The Common Good
July 2011

The Things that Make for Peace

by Jim Wallis | July 2011

In this fallen world we are often faced with imperfect choices in response to clear evil.

When a team of Navy SEALs killed Osama bin Laden in May, most Americans felt a sense of relief. He was truly a dedicated purveyor of violence, a manipulator and distorter of religion for political purposes, and a man responsible for the deaths of thousands of innocent people. Nevertheless, it is never a Christian response to celebrate the death of any human being, as many did, even one so given over to evil. Violence is always an indication of our failure to resolve our conflicts by peaceful means and an occasion for deeper reflection.

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The Bible takes evil seriously and clearly says that evildoers should be held accountable for their deeds, and that the state has the legitimate role of bringing to justice those who perpetrate terrible crimes. Osama bin Laden was perhaps the most recognizable face of terrorism in our time. But killing him has certainly not ended the threat of terrorism. And it also did not vindicate the decade of war, the tragic U.S. response to the attacks on 9/11 that has resulted in thousands of other innocent casualties in both Afghanistan and Iraq.

More innocent civilians have become the "collateral damage" of our wars on terrorism than those who suffered the direct assault on civilians by bin Laden’s al Qaeda assassins on Sept. 11. This fact is a grave moral failing by the standards of just war theory, which is at least given lip service in most churches.

Indeed, one of the biggest problems of war is how indiscriminate it is. And it is worth noting that the Special Forces action that resulted in the death of bin Laden was a focused effort to bring one perpetrator to justice, rather than just another act of war. Bin Laden was not a casualty of bombing raids or drone attacks; instead, his death was the result of long and careful intelligence, good detective work, and a laser-like focus on the man most responsible for 9/11. It showed the effectiveness of these "policing activities" compared to the endless wars of occupation that have proven so ineffective and costly in human and financial terms.

The completion of the largest manhunt in history could be a turning point to completely rethink our response to terrorism. The threats of terrorists are still real, but it is increasingly clear that full-scale military action is not the most effective response. There is no more room for excuses. The war in Afghanistan -- now the longest war in U.S. history -- no longer has any moral, financial, or strategic justification. Christians, along with other people of good moral sense, must lead the effort to finally end this war and bring the troops home.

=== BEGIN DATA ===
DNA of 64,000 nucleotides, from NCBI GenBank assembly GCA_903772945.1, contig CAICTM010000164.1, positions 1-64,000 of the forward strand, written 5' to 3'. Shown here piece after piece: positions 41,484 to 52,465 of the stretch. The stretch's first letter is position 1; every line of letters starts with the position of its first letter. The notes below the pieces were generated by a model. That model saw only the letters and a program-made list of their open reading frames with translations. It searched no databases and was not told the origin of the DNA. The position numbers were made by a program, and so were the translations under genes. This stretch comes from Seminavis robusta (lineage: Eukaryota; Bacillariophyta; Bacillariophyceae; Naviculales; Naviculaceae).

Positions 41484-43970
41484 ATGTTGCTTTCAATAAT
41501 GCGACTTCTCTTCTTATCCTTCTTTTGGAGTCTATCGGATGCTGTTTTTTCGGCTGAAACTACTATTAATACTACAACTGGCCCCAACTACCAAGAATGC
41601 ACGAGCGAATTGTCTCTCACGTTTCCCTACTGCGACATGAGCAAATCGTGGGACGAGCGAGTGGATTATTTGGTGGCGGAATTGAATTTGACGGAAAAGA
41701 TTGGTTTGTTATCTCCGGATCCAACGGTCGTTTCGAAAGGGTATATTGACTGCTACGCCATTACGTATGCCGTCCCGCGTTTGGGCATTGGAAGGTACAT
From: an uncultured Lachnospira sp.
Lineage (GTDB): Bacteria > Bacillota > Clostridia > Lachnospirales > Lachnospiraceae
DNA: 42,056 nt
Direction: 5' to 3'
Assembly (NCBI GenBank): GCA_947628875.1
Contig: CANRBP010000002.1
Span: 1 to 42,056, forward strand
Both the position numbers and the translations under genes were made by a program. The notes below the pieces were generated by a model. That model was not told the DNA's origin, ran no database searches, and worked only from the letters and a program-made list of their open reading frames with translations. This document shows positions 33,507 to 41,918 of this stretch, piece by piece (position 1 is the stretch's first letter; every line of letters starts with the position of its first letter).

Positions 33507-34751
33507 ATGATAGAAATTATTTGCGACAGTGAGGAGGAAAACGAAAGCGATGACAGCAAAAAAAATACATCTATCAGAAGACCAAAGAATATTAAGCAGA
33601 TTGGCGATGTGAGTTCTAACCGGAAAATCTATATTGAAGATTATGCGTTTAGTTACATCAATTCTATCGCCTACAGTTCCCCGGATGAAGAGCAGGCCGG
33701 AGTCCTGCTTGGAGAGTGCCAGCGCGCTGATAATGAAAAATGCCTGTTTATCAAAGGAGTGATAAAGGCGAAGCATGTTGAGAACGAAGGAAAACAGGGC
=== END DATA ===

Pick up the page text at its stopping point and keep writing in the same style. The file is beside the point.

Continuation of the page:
The death of bin Laden must also become a pivotal moment of reflection. The violence of terrorism, the violence of war, and even violent reprisal should push us to deeper reflection, and even repentance, for how we have allowed the seeds of such destruction to take root and grow in our hearts and in our world.

How do we best respond to evil and those who perpetrate it? What have we learned in the last 10 years about what is the best answer to the violence of terrorism? How do we change the conditions and grievances that allow terrorists to pull others into their agenda? In this fallen world we are often faced with imperfect choices in response to the clear dangers of evil. Religious wisdom always has us look also at ourselves and what opportunities we have to be makers of peace. The death of bin Laden could be a critical moment in our efforts to resist evil and seek good and to turn away from the logic of both terrorism and war.

Even before the Navy SEALs found him, it was already becoming clear that bin Laden was losing. The Arab Spring of young Arabs and Muslims working through nonviolent democratic movements has been, in part, a repudiation of bin Laden's radical terrorist agenda. We can be hopeful that the face of the Arab world might now become the young nonviolent activists for democracy, rather than the self-righteous smirk of a self-promoting video character who tells us he is going to kill our children if we don’t submit to his hateful agenda.

As long as bin Laden remained at large and able to launch his hateful rhetoric, we seemed stuck in failed wars as our best response to terrorism. But perhaps with him now gone and rendered irrelevant, we can turn the page on the 10-year trauma of 9/11 and find better ways to settle our conflicts, defend ourselves, and undermine the threats against peace.

What must be said, especially as we now approach the 10th anniversary of 9/11, is that America is not, nor has it ever been, at war with Islam or the Muslim world. As many have pointed out, many of the victims of bin Laden and the al Qaeda network have been Muslims, both in the U.S. and around the world. It is time to unite our many faiths around a serious strategy to learn again together, as the Bible says, to find the things "that make for peace."

Jim Wallis is editor-in-chief of Sojourners.

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